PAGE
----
MIT engineers have improved the power output of one type of fuel cell by more than 50 percent through technology that could help these environmentally friendly energy storage devices find a much broader market, particularly in portable electronics.
The new material key to the work is also considerably less expensive than its conventional industrial counterpart, among other advantages.
“Our goal is to replace traditional fuel-cell membranes with these cost-effective, highly tunable and better-performing materials,” said Paula T. Hammond, Bayer Professor of Chemical Engineering and leader of the research team. She noted that the new material also has potential for use in other electrochemical systems such as batteries.
The work was reported in a recent issue of Advanced Materials by Hammond, Avni A. Argun and J. Nathan Ashcraft. Argun is a postdoctoral associate in chemical engineering; Ashcraft is a graduate student in the same department.
Like a battery, a fuel cell has three principal parts: two electrodes (a cathode and anode) separated by an electrolyte. Chemical reactions at the electrodes produce an electronic current that can be made to flow through an appliance connected to the battery or fuel cell. The principal difference between the two? Fuel cells get their energy from an external source of hydrogen fuel, while conventional batteries draw from a finite source in a contained system.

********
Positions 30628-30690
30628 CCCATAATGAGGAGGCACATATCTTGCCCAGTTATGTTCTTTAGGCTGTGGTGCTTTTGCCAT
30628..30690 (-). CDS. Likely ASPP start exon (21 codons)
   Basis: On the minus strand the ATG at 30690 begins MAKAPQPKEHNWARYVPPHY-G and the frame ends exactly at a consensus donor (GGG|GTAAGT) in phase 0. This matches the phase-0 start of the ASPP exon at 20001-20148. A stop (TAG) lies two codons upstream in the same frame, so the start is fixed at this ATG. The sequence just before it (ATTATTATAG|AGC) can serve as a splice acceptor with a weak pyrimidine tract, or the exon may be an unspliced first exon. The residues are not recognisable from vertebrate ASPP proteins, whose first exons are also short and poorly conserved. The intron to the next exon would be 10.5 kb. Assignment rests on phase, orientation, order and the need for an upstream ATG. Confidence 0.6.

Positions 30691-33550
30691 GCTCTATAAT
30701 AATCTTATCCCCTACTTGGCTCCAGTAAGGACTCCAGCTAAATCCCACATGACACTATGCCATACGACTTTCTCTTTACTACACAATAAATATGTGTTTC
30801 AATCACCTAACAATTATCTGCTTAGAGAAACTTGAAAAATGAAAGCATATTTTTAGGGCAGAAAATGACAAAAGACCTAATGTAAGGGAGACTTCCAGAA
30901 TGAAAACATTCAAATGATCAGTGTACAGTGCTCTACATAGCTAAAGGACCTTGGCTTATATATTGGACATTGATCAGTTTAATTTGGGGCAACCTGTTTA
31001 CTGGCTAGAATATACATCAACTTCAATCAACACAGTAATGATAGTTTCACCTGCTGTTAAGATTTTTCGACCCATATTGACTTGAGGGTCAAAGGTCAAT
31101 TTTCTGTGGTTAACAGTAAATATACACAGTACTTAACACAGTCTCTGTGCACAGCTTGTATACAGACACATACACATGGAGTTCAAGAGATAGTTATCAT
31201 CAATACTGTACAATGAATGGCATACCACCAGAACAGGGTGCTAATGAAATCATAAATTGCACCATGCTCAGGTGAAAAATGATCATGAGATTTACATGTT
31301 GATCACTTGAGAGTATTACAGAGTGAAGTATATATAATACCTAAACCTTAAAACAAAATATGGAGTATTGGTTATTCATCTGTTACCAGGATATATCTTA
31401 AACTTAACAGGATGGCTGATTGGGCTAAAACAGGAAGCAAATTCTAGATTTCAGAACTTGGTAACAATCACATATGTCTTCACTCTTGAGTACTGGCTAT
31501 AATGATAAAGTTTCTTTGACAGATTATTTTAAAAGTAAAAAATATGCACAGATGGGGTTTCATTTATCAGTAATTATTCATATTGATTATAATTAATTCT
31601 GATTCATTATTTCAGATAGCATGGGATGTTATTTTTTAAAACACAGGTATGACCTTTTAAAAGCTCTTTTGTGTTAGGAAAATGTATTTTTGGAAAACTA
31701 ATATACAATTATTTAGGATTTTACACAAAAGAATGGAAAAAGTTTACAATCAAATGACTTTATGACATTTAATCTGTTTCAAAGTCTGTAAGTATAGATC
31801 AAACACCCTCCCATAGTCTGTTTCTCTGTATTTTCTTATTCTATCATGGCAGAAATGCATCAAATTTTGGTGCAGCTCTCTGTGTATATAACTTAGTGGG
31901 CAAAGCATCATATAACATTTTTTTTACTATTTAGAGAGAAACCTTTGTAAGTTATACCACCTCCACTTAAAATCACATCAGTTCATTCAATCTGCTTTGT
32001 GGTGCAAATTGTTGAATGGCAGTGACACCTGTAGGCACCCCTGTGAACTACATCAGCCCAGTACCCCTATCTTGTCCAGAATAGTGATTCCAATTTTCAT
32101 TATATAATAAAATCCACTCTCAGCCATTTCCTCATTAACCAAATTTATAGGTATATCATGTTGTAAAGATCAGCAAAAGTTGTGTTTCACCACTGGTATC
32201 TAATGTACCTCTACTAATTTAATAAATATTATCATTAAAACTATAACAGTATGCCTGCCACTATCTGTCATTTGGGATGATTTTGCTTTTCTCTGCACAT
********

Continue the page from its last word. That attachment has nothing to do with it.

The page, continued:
The MIT team focused on direct methanol fuel cells (DMFCs), in which the methanol is directly used as the fuel and reforming of alcohol down to hydrogen is not required. Such a fuel cell is attractive because the only waste products are water and carbon dioxide (the latter produced in small quantities). Also, because methanol is a liquid, it is easier to store and transport than hydrogen gas, and is safer (it won't explode). Methanol also has a high energy density-a little goes a long way, making it especially interesting for portable devices.
The DMFCs currently on the market, however, have limitations. For example, the material currently used for the electrolyte sandwiched between the electrodes is expensive. Even more important: that material, known as Nafion, is permeable to methanol, allowing some of the fuel to seep across the center of the fuel cell. Among other disadvantages, this wastes fuel-and lowers the efficiency of the cell- because the fuel isn't available for the reactions that generate electricity.Using a relatively new technique known as layer-by-layer assembly, the MIT researchers created an alternative to Nafion. “We were able to tune the structure of [our] film a few nanometers at a time,”
Hammond said, getting around some of the problems associated with other approaches. The result is a thin film that is two orders of magnitude less permeable to methanol but compares favorably to Nafion in proton conductivity.
To test their creation, the engineers coated a Nafion membrane with the new film and incorporated the whole into a direct methanol fuel cell. The result was an increase in power output of more than 50 percent.
The team is now exploring whether the new film could be used by itself, completely replacing Nafion. To that end, they have been generating thin films that stand alone, with a consistency much like plastic wrap.